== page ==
Desperate Afghan families force to wade 'through SEWAGE' in bid to escape Kabul as 'children killed' in Taliban carnage

Desperate Afghan families force to wade 'through SEWAGE' in bid to escape Kabul as 'children killed' in Taliban carnage


DESPERATE Afghan families have been forced to wade through sewage in a bid to escape the chaos of Kabul as children are killed in the carnage.

Stuart Ramsay, Sky's longest serving foreign correspondent, has described the horrific scenes outside Kabul airport as troops dash to save thousands of foreign nationals and Afghan allies before the August 31 deadline.

Writing for Mail Online, Sky's chief correspondent revealed the horror of the area he has dubbed the "hopeful zone" outside the airport – a holding pen for people who might have the right paperwork to escape Afghanistan.

"Here, they wait next to a sewage canal which acts as a moat between them and the soldiers who can be seen behind a wall on the other side," Ramsay said.

"The most desperate will step into the stream of putrid waste, waving their documents at the troops and pleading for attention.

"If the soldiers see someone with what appears to be the correct documentation, they will drag them out of the canal.

"But, often, their papers are deemed invalid, and they will have immersed themselves in the city’s effluent for nothing."

Shocking footage shows hundreds of Afghans standing knee-deep in the grim sewage canal as they wait to hear whether they will be rescued.

Ramsay described a "sense of panic" as thousands of people are still waiting to go through the system at the airport and flee the ruthless rule of the Taliban.

"In the past 24 hours, as the deadline for military withdrawal grows ever nearer, tension has grown," he said.

The journalist said the Taliban fighters are using "brutal crowd-control techniques" and carry out a "vicious beating of anyone who defies their orders".

And Ramsay also voiced the mounting fears of a suicide bomb attack on the waiting crowds.

"We understand that the Taliban command structure is holding, but we are talking about an extreme group with extreme members, and it only takes one fundamentalist with no compunction about blowing people up to disobey orders and turn this vision of misery into a scene of bloody carnage," he said.

"While that is a very real concern for us and those waiting here, they have little choice but to wait while soldiers slowly try to work through paperwork belonging to thousands of people."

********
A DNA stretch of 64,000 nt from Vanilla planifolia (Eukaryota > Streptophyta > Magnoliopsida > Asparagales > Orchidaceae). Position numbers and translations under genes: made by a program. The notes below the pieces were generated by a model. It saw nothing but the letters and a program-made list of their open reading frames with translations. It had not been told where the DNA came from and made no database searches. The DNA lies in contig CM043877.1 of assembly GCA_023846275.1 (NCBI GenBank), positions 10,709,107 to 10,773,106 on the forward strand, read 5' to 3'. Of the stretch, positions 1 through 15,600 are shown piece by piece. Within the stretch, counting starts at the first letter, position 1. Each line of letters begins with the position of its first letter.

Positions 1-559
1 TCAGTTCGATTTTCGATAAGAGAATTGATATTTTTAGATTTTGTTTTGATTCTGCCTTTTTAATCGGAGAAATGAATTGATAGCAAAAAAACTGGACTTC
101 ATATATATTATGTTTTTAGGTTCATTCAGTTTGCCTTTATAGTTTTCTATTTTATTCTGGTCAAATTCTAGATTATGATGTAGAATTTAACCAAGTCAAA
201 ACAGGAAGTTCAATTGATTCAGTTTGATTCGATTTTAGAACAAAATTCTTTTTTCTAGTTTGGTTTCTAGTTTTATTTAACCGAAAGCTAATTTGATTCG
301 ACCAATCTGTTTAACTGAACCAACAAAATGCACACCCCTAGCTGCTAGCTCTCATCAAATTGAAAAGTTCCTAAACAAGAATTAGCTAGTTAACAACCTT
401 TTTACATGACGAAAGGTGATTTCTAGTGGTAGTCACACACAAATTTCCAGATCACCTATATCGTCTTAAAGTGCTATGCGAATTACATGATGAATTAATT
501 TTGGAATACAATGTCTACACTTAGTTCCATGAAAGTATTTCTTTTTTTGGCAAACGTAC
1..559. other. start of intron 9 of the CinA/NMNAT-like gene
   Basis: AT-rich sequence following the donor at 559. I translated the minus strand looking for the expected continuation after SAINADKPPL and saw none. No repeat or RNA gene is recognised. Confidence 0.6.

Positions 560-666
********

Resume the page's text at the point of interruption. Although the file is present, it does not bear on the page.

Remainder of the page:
In the past 24 hours, as the deadline for military withdrawal grows ever nearer, tension has grown.

Ramsay said he and his team have "witnessed bodies covered in white sheets being carried from the crowd" and have been left in tears by the scenes of chaos as people are "dying all around us".

He said he wakes every morning to "dozens of emails" begging for help.

Chaos punctuated by sporadic violence has gripped the airport following the Taliban's rapid takeover of the country.

At least 21 people have been killed in crushes, falls and shootings at the airport since August 14 as troops race to rescue foreign nationals and Afghan allies.

Seven people including a toddler were crushed to death in a stampede on Saturday in harrowing scenes described as some of the worst since the Taliban took over.

Men, women and children were crushed together in 31C heat – many without provisions – as there were reports of people collapsing from exhaustion and asphyxiation.

And Afghanistan's former interior minister, Masoud Andarabi, also claimed Taliban fighters "are trying to rule over people by terrorising, killing young children and elderly citizens".

He posted shocking photos on Twitter of a baby and a small child who he alleged had been killed by the militants.


Yesterday, the Taliban insisted the thousands of Afghans crowded into the airport in the hope of boarding flights had nothing to fear and should return to their normal lives as there is "no danger" to them.

And the Taliban darkly warned they will bar Afghans from fleeing the country, saying: "The road to Kabul is closed."

Around 5,000 Brits and Afghans who have been promised refuge in the UK are believed to be still stuck in the country at the mercy of extremists.

British defence chiefs are believed to be planning to end civilian rescue flights tomorrow or Friday so there is enough time to get UK forces out before America cuts and runs.

The MoD have been airlifting around 2,000 people a day to safety – but hopes are fading fast that anyone who is not already at or near Kabul airport will be able to get out on military flights.

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